Sir Mervyn King, governor of the Bank of England, warned on Friday that stopgap measures to extend new loans to countries such as Greece, Portugal and Ireland would not solve the eurozone debt crisis.
Presenting the Bank’s first analysis of financial stability in the UK banking system after the formation of the new financial policy committee, he said the eurozone debt crisis was a crisis of solvency that would not be resolved by extending new loans.
“Right through this crisis from the very beginning ... an awful lot of people wanted to believe that it was a crisis of liquidity,” Sir Mervyn said. “It wasn’t, it isn’t. And until we accept that, we will never find an answer to it. It was a crisis based on solvency ... initially financial institutions and now sovereigns.”
Sir Mervyn’s views put him at odds with the ECB and eurozone governments which have extended hundreds of billions of euros in bail-outs to Greece, Ireland and Portugal in an attempt to solve the crisis.
But these countries have been faced with contracting economies as austerity measures introduced as conditions of the bail-outs have curtailed economic development and made it harder for the likes of Greece and Ireland to cope with their debts.
The European Central Bank, the IMF and governments in the eurozone are currently in talks about extending a €12bn aid payment to Greece to avoid inflicting a default on holders of Greek bonds that could reinflame the financial crisis.
“Providing liquidity can only be used to buy time,” Sir Mervyn said. “Simply the belief, ‘oh we can just lend a bit more’, will never be an answer to a problem which is essentially one about solvency.”
Sir Mervyn said that the eurozone debt crisis posed the biggest threat to the UK banking system but he noted that the risk was indirect because banks’ exposure to Greece was “remarkably small”.
The UK banking sector is less exposed to Greece than some of its continental peers, including France and Germany. Royal Bank of Scotland, still 83 per cent owned by the UK taxpayer, holds €1.1bn worth of Greek sovereign debt, while HSBC holds €800m, according to Barclays Capital. That compares with a direct sovereign exposure of €5bn at France’s BNP Paribas, and nearly €3bn at Germany’s Commerzbank.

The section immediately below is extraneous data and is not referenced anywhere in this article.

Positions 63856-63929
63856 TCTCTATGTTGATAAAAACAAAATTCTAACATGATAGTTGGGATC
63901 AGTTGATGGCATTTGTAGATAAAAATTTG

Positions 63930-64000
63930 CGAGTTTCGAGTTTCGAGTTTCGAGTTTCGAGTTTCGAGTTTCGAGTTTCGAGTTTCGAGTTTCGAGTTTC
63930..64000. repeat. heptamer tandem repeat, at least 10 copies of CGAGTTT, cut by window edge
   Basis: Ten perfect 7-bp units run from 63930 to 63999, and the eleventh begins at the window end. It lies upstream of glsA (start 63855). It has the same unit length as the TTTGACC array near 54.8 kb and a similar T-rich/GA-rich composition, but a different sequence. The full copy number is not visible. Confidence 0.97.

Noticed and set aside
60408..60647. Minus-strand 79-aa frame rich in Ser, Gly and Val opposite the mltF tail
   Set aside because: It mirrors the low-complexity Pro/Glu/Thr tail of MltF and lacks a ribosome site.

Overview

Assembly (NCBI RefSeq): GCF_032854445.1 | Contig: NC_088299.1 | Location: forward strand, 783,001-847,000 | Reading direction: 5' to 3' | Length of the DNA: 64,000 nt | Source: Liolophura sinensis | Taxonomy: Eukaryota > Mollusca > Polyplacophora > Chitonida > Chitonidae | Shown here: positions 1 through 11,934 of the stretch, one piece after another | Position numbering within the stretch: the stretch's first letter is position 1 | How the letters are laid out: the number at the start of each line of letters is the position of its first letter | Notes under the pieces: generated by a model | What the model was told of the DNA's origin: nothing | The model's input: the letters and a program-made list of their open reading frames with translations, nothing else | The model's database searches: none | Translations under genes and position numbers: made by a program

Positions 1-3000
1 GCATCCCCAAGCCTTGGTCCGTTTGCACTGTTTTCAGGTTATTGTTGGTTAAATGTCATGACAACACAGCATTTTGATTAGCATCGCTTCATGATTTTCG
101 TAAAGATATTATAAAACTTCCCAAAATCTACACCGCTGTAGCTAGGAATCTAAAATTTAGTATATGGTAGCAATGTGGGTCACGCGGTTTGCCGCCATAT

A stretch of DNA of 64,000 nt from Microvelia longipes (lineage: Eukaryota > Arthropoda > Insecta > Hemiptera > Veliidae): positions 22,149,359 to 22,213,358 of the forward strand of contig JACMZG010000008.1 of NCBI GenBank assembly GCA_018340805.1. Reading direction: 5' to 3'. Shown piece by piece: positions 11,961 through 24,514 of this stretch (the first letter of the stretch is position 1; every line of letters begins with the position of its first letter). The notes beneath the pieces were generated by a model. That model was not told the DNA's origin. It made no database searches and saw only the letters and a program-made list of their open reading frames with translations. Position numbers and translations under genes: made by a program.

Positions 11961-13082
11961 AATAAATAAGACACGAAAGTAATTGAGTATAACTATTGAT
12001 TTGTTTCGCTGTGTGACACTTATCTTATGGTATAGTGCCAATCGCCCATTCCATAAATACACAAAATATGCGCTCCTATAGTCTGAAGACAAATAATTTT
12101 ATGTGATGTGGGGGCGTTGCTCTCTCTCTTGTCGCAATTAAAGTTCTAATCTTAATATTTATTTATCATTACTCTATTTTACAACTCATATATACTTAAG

The European Banking Authority is due to release country-by-country sovereign debt exposure for 90 EU big banks in mid-July as part of its stress tests.
The Bank governor said greater disclosure was needed by banks of their exposure to sovereign and banking debt.
He recommended that smaller banks, excluded from EU stress tests, should gather more data on sovereign and banking debt exposure.
In its analysis, the financial policy committee, the new body charged with overseeing the stability of the financial system, said that authorities needed to maintain a closer eye on complex and opaque financial instruments, such as exchange traded funds, that banks are using to raise funds.
Speaking at a European Council summit in Brussels to discuss a solution to the Greek debt crisis, David Cameron, UK prime minister, said: “Every bank needs to make absolutely clear what its exposure is [to European sovereign debt].
“As I have said, and secured in these Council conclusions, we need to make sure all our banks are being strengthened in terms of their capital reserves and what they can withstand.”
The report also said that banks should give more information on the extent of forbearance currently being given to the household and corporate sector.
The Bank has been asked to take on additional financial stability roles by the coalition government, including absorbing a large part of the FSA into its structure. The reforms vastly extend the Bank’s reach and responsibility in the UK economy and financial sector.
Additional reporting by Brooke Masters and Megan Murphy